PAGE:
Macy’s announced on Monday its vision for renewing its commitment to its flagship Herald Square store, including $235 million of private investment in the surrounding neighborhood.
Macy’s plan would upgrade Herald Square’s transit infrastructure and public realm into a modern, pedestrian-friendly urban space with upgraded subway access, improved transit connections, and ADA-accessible elevators. To achieve these upgrades, Macy’s will leverage its underlying Herald Square real estate to build a commercial office tower above its flagship store.
The renewal plan is expected to generate $269 million annually in new tax revenues for New York City, support 16,290 annual jobs, and spark $4.29 billion in annual economic output.
“Macy’s Herald Square is one of New York City’s most iconic institutions, and, as we plan for the future, we are doubling down on our commitment to New York by reinvesting in our flagship location while committing $235 million in private investment to upgrade the Herald Square neighborhood through our tower project,” said Jeff Gennette, chairman and chief executive officer of Macy’s, Inc. “We are proud to make this leadership investment in New York’s recovery and are excited to welcome visitors back to Herald Square not only today, but for generations to come.”
Macy’s vision to renew Herald Square aligns with the company’s century-long commitment to New York’s economic and cultural success. Since 1902, Macy’s and its Herald Square flagship store has been a longtime partner to its neighbors and New York City, sharing iconic events—including the annual Macy’s Thanksgiving Day Parade, Flower Show, 4th of July Fireworks, and Santaland. The company’s vision for Herald Square preserves that tradition as a thoughtful, inclusive proposal that affirms Macy’s commitment to fellow New Yorkers.
The project would upgrade and make temporary plaza improvements permanent, dedicate areas for pedestrians that address accessibility and ADA-specific issues, and ease overcrowding and congestion to allow for a safer, more inviting open space. Macy’s will work closely with local officials, Manhattan Community Board 5, the 34th Street Partnership, and other community stakeholders on final designs.
Currently, the plan would transform Herald Square and Broadway Plaza into a modern, car-free pedestrian-friendly urban space for New Yorkers and visitors to gather and enjoy one of the city’s most storied locations with upgraded connections to public transportation and substantial improvements to the Herald Square Subway Station. It will also ease pedestrian access at Broadway and 34th Street while creating efficient, new transit entrances to the Herald Square Subway Station near Penn Station. The project is also expected to enhance entry to Herald Square Subway Station at Greeley Square by adding a significantly improved new gateway entrance, and add ADA-accessible elevators at 7th Avenue & 34th Street and 35th Street & Broadway to the subway station while creating additional pedestrian space on the northern edge of Penn Station.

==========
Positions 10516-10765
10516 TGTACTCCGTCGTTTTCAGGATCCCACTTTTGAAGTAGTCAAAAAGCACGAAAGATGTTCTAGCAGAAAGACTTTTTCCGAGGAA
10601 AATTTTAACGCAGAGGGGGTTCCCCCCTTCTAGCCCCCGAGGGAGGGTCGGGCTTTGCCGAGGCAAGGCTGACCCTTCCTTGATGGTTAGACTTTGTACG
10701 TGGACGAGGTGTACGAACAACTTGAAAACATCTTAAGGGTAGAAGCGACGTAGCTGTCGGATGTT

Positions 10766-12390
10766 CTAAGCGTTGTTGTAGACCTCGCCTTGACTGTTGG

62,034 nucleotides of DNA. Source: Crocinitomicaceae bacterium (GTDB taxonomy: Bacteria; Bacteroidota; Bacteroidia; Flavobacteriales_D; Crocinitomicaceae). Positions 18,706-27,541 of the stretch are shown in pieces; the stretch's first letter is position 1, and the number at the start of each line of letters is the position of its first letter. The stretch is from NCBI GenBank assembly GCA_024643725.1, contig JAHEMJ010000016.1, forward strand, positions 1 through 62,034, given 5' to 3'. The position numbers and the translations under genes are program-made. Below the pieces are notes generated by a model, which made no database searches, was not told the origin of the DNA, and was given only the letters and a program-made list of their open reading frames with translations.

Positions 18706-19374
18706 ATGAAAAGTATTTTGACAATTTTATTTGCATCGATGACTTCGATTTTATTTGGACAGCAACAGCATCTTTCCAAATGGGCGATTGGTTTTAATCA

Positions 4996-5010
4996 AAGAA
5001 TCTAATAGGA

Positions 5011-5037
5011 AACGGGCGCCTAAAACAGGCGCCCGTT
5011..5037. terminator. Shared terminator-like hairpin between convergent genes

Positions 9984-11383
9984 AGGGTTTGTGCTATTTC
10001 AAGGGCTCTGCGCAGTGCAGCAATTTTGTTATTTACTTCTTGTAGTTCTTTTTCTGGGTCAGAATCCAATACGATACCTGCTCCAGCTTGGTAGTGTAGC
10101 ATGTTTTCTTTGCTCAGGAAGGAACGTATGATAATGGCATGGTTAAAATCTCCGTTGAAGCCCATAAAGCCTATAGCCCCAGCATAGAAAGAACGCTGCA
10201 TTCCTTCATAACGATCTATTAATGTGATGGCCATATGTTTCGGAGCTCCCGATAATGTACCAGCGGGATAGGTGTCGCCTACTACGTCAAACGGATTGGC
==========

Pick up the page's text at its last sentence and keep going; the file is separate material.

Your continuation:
“Macy’s on 34th Street is a cornerstone of Herald Square and has been a vital leader in our push for the neighborhood to realize its full potential for pedestrians, transit users, and visitors alike,” commented Dan Biederman, president of the 34th Street Partnership. “Macy’s commitment of $235 million to upgrade the public realm reflects our vision for the area and is a bold and timely vote of confidence in the future of Herald Square, our City, and Macy’s ongoing presence here.”
“Macy’s investment in the Herald Square neighborhood, one of New York City’s most heavily trafficked and visited destinations, is a real marker that the city is set to come roaring back,” added Melva M. Miller, CEO of the Association for a Better New York. “As an institution with a century-long track record in New York, we commend Macy’s for not only paving a way forward but also for being a great community steward and helping make the Herald Square experience more enjoyable for locals and tourists alike by enhancing the area and offering much-needed transit improvements.”
The proposal keeps with Macy’s growth over its more than 100 years at Herald Square. The Herald Square store opened its doors in 1902, quickly growing into 1 million square feet of retail space with its 1924 expansion from Broadway to Seventh Avenue along 34th Street. The store expanded again in 1931 when it annexed the Seventh Avenue building. While the design of the new building is still being developed, it will be a contextually appropriate addition to the neighborhood and add complementary density to this transit-oriented development district.
Macy’s Herald Square location will remain open throughout the project’s timeline, which will go through the city’s Uniform Land Use Review Procedure (ULURP) process. Macy’s will continue to engage the community and local leaders throughout the ULURP process to inform how the project can best deliver the vision for a renewed Herald Square. The company has also engaged the Metropolitan Transportation Authority (MTA) and other stakeholders to ensure the various public realm investments will be appropriate to the community and blend seamlessly with neighboring transit upgrades.